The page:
We went next to the No Name anchorage (it is really called that!), a little harbor at the southern tip of Key Biscayne. We took the dingy into a Cuban restaurant and had a great meal. From there we ran ‘outside’ in the Atlantic, about 2 miles offshore, to get back to Lake Worth. The ICW from Miami up to Lake Worth has lots of bridges and we wanted to avoid them, since we had enough of a taste of trying to time their openings coming south. It was a 10 ½ hour run but we had light winds and relatively calm seas so it wasn’t a big deal, especially with the autopilot. We just played lots of Jimmy Buffet music to while away the hours.

When we left Lake Worth the next morning, Rick was on the bow pulling up our anchor chain with the windlass, and Lynnie was maneuvering the boat. As the last 25 feet or so of chain came onto the boat the windlass gave a mighty groan. Rick looked over the bow roller and discovered we had snagged a much larger anchor chain which someone had abandoned. He got the boat hook and managed to wrestle the offending chain off our anchor. However, now the boat hook was carrying all the abandoned chain and could not be freed, so he finally let go, but at least our boat was free.

We went back to a marina that we had enjoyed on our southern run in Melbourne FL. It is a cool little town. I got to ride my bike to the grocery store while Rick did boat chores and changed the oil and filters in the 2 main engines and 2 generators. We met some new friends who own a sail boat and we had a couple of good meals with them. They live in Hilton Head so we are planning on stopping to see them as we go north.

Our next stop was in an anchorage in St. Augustine. We did some trip planning at that point. Our boat slip in Morehead City, NC is rented through June 16 so we discovered we had some extra days. So from St. Augustine we decided to head for Jacksonville, FL up the St. John’s River about 15 miles. We stayed at the River City Marina and Brewing Company (seemed appropriate). We took the water taxi across the river to the newly renovated downtown area which is called Jacksonville Landing. This is a shopping and restaurant complex done by the same company that updated the Baltimore Inner Harbor. All the water activity and lights of the city were pretty neat. It was a fun time.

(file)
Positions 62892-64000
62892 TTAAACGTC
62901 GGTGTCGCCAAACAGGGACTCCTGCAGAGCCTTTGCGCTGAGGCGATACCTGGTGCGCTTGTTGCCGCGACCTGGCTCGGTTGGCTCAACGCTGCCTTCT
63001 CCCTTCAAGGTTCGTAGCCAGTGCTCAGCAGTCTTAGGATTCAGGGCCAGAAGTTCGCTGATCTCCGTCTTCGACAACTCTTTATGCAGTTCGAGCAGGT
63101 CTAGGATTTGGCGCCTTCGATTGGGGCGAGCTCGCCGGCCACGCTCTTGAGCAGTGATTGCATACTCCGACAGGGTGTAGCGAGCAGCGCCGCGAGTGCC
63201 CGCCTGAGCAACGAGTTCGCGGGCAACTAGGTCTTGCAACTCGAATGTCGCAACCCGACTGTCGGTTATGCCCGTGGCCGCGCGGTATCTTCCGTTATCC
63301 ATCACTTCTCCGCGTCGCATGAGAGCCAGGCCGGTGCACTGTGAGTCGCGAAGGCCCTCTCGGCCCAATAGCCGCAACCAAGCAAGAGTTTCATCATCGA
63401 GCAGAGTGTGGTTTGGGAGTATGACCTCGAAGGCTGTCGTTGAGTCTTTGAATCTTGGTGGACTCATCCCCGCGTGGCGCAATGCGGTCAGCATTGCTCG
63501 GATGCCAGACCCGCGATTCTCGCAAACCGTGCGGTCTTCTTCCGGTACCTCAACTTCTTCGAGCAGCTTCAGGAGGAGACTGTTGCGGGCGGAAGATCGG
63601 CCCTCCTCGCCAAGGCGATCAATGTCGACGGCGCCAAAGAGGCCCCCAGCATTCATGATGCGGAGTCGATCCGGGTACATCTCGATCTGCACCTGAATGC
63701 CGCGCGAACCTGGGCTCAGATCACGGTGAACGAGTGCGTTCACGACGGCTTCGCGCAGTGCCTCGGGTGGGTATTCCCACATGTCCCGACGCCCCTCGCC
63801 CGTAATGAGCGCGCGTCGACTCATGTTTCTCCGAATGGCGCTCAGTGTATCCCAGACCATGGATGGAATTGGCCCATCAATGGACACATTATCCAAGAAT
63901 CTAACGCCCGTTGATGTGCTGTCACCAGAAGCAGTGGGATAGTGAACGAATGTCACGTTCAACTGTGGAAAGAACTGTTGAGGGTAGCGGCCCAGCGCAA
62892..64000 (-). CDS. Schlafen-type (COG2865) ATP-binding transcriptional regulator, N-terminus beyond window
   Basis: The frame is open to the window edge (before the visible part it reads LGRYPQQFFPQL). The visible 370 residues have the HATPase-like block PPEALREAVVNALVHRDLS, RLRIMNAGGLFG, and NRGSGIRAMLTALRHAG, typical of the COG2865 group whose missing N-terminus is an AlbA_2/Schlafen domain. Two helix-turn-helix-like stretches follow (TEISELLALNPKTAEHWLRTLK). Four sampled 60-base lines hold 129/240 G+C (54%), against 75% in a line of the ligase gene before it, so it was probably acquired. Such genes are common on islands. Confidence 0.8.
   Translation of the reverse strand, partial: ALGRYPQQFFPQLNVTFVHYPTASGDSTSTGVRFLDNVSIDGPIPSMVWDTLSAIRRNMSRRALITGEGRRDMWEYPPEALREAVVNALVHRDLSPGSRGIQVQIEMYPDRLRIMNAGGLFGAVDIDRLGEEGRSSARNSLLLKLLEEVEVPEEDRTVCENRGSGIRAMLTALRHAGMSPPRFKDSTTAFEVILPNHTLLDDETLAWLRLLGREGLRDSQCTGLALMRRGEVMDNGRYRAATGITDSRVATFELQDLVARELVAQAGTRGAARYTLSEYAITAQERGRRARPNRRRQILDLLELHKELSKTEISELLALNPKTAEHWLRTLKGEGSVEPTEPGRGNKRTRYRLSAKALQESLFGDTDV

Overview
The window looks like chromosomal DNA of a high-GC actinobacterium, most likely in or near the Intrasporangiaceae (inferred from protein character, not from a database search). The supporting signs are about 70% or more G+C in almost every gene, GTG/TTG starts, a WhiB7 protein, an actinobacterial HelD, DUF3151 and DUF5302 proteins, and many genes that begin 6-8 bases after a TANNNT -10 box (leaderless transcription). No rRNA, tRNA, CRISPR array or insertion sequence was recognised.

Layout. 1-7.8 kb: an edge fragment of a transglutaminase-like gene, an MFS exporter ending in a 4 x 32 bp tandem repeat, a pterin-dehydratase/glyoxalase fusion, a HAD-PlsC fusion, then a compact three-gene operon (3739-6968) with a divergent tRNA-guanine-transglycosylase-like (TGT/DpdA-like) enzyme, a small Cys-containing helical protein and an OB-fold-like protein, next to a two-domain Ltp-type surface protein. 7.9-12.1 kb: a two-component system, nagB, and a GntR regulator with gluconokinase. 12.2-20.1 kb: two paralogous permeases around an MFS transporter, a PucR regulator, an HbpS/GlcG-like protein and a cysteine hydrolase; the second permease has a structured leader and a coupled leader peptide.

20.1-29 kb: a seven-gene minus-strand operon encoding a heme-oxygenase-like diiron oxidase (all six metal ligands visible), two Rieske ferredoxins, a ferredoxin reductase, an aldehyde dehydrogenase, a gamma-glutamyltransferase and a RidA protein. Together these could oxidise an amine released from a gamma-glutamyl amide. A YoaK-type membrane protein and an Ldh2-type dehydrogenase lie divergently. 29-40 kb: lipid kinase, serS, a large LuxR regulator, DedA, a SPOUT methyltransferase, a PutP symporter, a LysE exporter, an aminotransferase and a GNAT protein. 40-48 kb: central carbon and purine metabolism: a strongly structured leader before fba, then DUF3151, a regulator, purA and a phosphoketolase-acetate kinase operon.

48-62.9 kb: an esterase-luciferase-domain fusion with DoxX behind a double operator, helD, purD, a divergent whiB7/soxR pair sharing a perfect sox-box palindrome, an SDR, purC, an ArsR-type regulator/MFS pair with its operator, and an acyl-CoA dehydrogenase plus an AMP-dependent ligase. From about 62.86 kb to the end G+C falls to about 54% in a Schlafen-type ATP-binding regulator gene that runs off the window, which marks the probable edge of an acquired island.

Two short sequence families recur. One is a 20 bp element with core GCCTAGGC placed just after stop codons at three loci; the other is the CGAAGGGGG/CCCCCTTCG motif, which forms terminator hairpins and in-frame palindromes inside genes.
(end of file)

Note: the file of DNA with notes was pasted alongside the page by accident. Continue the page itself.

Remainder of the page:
The St. John’s river actually flows north from central Florida about 140 miles to Jacksonville. Since we had heard and read it was all navigable and a beautiful trip, we decided to take a couple of days cruising the St. John’s river. It was, indeed, beautiful and the southern reaches, below Palatka were narrow and deep with cypress swamp, Spanish Moss laden live oak trees, and occasional patches of water hyacinth. We spent 2 days on the river, finally turning back north about 80 miles south of Jacksonville.

From there we planned to head for Cumberland Island, GA. We’ve had a great time in Florida but are glad to be heading north.

Lynnie at the Cuban restaurant with Rickshaw in the anchorage.

This is Stiltsville, which is where fisherman built fishing homes near Key Biscayne until the hurricanes took most of them away and the city banned further development. There are just a few homes left.
This little guy joined us about 2 miles offshore in the Atlantic. He took a power nap for about 15 minutes and then left us to find his flock. We enjoyed having him onboard. The day before Rick went down in the galley and there was another guy who come into the saloon when we left the door open. Rick was able to get him out with no problems!

On the way up the St. John's river to Jacksonville. Container ships and tugs were working the waterfront.

Jacksonville at night is a pretty sight. The bridges are all lit. This is the Main Street lift bridge with another bridge lit up behind it.
Rick by the fountain near the River City Marina and Brewing Co. Rick and I asked a Park Ranager to take our picture looking over the Main Street Bridge. Coming up the St. John's River into Jacksonville.

The fountain at night. It changed colors continuously and was just amazing.

This is a small village that we anchored next to in the lower reaches of the St. John's river near a small town called Welaka. The last picture shows what they call 'Old Florida' with water hyacinth. Pretty place.